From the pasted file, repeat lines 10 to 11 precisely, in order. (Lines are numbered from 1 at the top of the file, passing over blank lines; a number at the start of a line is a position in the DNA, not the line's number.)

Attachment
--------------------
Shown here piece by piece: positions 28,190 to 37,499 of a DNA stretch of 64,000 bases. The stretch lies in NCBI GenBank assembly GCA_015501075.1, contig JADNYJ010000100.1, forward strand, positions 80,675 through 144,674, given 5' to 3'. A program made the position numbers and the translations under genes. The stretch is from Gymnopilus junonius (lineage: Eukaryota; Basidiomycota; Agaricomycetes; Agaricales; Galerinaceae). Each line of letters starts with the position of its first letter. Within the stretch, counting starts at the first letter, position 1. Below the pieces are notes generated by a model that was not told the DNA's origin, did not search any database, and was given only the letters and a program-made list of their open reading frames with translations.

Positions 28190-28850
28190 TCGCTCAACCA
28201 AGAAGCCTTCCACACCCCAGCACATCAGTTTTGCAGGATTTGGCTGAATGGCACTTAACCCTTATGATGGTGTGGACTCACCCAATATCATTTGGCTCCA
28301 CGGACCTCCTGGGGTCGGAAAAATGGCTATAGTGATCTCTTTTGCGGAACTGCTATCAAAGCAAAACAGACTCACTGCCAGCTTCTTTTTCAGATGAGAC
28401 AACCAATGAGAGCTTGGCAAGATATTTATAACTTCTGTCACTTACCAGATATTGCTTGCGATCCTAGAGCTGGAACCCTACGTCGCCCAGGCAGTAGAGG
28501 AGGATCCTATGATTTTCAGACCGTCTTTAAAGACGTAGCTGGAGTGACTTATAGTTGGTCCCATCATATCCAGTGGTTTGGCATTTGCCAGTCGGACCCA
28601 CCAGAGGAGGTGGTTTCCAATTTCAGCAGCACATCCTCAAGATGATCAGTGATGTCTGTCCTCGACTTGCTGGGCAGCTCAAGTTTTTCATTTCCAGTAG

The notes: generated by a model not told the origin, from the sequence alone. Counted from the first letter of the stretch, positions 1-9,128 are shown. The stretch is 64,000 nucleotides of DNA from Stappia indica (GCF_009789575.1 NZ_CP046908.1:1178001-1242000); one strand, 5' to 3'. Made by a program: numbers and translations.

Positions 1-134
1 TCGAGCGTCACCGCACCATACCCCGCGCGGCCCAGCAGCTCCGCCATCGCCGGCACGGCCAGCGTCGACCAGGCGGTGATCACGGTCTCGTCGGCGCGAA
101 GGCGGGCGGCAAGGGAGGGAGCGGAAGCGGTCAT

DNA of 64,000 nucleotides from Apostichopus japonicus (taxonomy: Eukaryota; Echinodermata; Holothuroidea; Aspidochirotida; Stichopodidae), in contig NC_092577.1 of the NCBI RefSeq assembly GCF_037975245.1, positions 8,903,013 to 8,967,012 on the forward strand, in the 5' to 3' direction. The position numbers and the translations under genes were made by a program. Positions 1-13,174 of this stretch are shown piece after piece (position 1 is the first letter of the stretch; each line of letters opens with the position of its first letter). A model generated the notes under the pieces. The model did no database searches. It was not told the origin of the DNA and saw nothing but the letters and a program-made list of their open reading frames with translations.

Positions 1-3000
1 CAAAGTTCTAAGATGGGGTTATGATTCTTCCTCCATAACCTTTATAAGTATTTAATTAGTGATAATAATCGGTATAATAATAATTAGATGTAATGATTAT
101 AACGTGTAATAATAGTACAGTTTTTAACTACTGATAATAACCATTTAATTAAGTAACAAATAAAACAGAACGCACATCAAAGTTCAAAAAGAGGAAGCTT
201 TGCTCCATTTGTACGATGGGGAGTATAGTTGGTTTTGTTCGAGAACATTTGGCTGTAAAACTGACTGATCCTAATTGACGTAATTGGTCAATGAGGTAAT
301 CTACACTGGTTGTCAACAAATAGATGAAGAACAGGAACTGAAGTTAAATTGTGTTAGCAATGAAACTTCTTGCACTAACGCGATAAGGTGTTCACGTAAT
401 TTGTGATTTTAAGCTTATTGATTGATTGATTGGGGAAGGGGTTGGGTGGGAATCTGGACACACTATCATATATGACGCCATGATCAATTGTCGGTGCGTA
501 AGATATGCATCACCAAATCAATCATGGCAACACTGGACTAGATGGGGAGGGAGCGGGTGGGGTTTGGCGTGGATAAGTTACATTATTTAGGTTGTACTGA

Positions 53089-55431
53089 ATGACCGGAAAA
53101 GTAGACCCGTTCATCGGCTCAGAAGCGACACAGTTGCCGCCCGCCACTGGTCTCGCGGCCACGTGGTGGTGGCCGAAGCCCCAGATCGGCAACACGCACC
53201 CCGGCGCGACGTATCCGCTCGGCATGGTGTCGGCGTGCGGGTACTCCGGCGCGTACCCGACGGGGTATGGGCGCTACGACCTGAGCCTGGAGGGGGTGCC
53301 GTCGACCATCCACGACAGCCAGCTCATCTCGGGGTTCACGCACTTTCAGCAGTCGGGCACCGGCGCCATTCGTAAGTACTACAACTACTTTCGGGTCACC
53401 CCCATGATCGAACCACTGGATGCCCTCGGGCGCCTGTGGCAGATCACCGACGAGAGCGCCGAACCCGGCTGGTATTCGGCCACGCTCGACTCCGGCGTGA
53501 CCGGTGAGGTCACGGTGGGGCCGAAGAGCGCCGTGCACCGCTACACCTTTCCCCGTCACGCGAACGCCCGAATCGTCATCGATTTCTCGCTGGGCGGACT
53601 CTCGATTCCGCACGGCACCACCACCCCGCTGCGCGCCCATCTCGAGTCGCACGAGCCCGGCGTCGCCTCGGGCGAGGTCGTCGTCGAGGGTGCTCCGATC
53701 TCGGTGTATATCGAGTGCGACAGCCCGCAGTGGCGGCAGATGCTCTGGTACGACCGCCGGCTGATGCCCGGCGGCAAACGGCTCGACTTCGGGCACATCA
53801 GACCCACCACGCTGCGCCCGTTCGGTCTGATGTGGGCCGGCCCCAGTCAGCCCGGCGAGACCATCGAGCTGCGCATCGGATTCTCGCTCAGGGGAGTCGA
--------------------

Positions 1-134
1 TCGAGCGTCACCGCACCATACCCCGCGCGGCCCAGCAGCTCCGCCATCGCCGGCACGGCCAGCGTCGACCAGGCGGTGATCACGGTCTCGTCGGCGCGAA